Ivy League Demonstrates Need to Grasp the Trans Inclusion Nettle

When the Daily Mail starts taking an interest in swimming then that’s a little strange. After all it’s not a newspaper known for its in-depth coverage of the sport beyond the once-every-four-years Olympic interest and the occasional bit of gossip about Adam Peaty and his dance partners. And when that interest is in a relatively low key NCAA conference meet than something really must be up.

It is of course the debate about trans inclusion sparked in swimming by the participation of Lia Thomas in the Ivy League swimming championships after a season swimming for the Penn women’s team, after several seasons in the men’s squad prior to her transition.

This isn’t a column about Lia, however, who has every right to identify and live her life in whichever manner she feels best and who does not deserve some of the unsavoury coverage she is getting, but inevitably she has become emblematic of the debate around trans inclusion in women’s sport.

That debate is set to overshadow the forthcoming NCAA championships as a consequence of governing bodies failing to properly address the issue before an individual was unfairly singled out. This almost laissez-faire attitude has perhaps been driven by a hope that there wouldn’t be many trans swimmers and hence that they could therefore manage it on an ad-hoc basis

But this is a question of colliding rights not numbers. Do the rights of trans women swimmers outweigh the rights of women to fair competition? Because ultimately while we shouldn’t expect trans women suppressing their testosterone to maintain their historic performance levels, nor should we expect that the physiological advantages gained through male puberty to be entirely removed. The science is clear on this point.

It is in this area of retained advantage that the debate gets most heated, because sport is all about natural advantages. Often the inclusion arguments manifest in the so called “Phelps gambit” that Michael Phelps’ natural advantages of short legs and a long torso, or having long arms are akin to the retained advantage that trans women swimmers have and hence there is no reason to take them into account in deciding competition categories.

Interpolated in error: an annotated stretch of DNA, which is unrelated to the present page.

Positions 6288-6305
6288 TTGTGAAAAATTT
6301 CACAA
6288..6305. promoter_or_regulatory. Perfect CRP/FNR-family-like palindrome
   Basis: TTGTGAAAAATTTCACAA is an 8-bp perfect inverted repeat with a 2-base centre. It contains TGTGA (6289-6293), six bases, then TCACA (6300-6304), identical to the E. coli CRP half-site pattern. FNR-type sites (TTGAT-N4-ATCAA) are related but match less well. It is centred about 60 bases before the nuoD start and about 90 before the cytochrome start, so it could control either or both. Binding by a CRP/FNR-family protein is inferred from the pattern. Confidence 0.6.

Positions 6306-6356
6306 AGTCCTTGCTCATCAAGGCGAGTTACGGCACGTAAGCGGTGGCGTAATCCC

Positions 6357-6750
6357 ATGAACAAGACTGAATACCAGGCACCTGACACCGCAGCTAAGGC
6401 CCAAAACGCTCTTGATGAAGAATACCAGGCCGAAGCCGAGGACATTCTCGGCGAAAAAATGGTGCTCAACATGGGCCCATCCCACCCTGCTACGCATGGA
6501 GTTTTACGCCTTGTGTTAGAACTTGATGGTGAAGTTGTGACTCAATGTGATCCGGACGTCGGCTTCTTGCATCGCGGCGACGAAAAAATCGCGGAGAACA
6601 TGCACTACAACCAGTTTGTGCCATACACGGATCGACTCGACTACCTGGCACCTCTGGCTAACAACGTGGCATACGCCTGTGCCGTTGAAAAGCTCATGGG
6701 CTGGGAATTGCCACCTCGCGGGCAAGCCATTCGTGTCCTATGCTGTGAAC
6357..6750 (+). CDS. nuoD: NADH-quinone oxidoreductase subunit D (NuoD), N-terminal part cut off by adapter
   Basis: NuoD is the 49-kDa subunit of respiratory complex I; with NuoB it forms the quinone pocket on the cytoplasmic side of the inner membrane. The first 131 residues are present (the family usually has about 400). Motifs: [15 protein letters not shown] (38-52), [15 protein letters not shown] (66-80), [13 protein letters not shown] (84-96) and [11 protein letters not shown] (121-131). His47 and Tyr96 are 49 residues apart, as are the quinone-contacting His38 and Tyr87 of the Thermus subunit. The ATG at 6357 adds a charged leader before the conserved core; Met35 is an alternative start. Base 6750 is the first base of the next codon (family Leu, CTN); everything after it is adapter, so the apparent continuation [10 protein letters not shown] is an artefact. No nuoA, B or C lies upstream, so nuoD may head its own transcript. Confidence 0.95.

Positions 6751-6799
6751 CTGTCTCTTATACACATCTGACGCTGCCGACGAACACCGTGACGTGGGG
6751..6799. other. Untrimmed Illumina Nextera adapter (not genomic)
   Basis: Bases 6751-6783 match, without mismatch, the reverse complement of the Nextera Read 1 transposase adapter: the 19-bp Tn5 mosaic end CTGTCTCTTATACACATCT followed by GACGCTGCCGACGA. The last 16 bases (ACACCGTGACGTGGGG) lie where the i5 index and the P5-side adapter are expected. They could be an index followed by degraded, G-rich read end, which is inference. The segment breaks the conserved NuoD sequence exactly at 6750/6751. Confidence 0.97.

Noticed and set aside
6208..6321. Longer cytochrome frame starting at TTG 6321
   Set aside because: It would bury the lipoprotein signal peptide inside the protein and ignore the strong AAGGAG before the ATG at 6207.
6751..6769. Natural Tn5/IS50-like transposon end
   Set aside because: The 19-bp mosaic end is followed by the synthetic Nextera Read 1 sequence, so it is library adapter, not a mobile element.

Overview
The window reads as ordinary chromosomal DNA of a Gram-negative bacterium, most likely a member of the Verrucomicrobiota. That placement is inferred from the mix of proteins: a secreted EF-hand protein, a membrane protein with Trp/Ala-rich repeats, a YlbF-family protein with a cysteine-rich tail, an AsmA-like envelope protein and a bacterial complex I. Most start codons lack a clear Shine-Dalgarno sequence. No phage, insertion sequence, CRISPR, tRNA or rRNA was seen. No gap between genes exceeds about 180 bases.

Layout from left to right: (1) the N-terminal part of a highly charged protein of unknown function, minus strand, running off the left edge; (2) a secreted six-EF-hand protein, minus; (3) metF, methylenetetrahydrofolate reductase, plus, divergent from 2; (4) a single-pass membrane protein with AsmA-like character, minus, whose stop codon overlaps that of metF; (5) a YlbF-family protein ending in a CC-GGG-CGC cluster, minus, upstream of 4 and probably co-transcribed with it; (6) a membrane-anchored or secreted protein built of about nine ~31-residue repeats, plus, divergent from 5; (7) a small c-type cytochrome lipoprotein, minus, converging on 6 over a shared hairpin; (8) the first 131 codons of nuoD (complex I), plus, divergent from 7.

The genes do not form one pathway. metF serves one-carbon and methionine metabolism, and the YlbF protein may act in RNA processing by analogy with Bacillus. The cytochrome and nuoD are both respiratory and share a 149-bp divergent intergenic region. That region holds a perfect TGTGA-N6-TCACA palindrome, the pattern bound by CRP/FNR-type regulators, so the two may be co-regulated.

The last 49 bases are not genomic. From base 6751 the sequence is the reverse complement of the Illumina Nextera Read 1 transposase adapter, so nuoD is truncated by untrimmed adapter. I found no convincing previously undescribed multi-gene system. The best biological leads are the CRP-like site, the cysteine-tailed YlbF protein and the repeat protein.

This of course neatly overlooks the fact that while Phelps clearly had physiological advantages over his rivals, the extent of them by comparison with his elite male swimming peers is substantially less than the difference between him and his nearest elite female equivalent. Not to mention that Phelps’ records are now being beaten by swimmers with different and supposedly inferior physical attributes. Meanwhile his one remaining world record in the 400IM is over 9% faster than the women’s mark set by the outstanding Katinka Hosszu, another once in a generation talent who has had all the same opportunities in training, competition and a top tier collegiate career in the US, while only being 0.5% faster than the next ranked male.

Can the innate male advantage be mitigated? The UK’s Sports Councils were quite clear in their recent guidance that it couldn’t be eliminated in meaningful competition and hence recommended that governing bodies could choose between safety and fairness or inclusion but could not achieve both.

As one of the first governing bodies off the blocks, USA Swimming has to all intents and purposes come down on the side of fairness by requiring trans athletes to prove they have no advantage, a standard that seems like it will be difficult to meet, even if the mechanism for assessment has yet to be confirmed.

It may be that numbers of trans swimmers will remain low, in line with the relatively small proportion of trans people in society. Certainly predictions of huge waves of trans woman athletes taking over women’s sport may be wide of the mark, and while there conceivably will be some, the notion that there is a long queue of men cynically transitioning in order to win medals seems far fetched.

But the threat to women’s sport is still real. Not every trans woman is going to beat every biological woman, in the same way that Katie Ledecky would beat huge swathes of the male swimming population in a 1500m freestyle race, but for every spot a trans woman swimmer takes on a team, or lane they take in a final, or scholarship they are awarded, or funding they are allocated, a biological woman misses out.

In the UK we have become accustomed to hearing that decision makers will “follow the science” but like COVID this is one sphere where political and societal pressure may yet trump the scientific evidence. Governing bodies are at liberty to choose inclusion over fairness for their sports if they so decide, but at the very least they should be honest that they are making that choice and that such a decision harms women.